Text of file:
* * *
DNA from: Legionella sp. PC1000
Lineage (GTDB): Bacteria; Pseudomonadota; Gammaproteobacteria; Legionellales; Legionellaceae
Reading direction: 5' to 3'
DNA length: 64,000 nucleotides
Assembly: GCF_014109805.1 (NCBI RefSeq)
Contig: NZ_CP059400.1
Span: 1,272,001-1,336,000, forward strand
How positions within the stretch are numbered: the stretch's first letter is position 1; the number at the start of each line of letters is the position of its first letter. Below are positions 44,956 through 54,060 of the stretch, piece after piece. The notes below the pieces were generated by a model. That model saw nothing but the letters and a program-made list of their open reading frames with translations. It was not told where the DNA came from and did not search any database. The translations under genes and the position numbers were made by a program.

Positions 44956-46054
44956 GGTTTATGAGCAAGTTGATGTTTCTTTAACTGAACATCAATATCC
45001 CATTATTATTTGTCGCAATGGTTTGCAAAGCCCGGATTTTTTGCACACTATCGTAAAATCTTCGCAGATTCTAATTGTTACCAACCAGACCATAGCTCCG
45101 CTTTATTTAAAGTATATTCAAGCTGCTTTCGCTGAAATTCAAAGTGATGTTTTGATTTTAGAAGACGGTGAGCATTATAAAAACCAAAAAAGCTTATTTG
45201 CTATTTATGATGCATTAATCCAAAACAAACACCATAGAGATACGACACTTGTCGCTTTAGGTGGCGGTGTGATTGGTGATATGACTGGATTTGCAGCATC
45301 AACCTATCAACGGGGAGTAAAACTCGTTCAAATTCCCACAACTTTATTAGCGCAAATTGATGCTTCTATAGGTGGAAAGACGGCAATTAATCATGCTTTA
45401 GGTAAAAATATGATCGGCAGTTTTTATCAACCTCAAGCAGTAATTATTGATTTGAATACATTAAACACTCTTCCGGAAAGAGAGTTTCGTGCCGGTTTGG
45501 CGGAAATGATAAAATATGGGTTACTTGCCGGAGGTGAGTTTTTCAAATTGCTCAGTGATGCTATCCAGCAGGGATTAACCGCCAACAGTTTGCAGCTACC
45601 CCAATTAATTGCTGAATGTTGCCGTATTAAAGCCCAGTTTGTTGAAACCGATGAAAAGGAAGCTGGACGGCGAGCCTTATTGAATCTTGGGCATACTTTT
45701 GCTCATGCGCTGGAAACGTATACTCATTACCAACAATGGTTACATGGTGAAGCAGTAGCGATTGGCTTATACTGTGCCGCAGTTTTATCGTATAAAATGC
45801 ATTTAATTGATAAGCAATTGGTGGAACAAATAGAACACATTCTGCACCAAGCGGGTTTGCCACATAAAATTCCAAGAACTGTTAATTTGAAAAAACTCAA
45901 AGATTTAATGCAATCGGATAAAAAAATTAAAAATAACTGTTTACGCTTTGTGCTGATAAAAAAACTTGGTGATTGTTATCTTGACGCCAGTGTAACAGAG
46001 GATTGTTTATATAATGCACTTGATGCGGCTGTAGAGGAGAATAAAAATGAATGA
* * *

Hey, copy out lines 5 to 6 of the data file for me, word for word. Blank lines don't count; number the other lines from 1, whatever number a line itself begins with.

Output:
Assembly: GCF_014109805.1 (NCBI RefSeq)
Contig: NZ_CP059400.1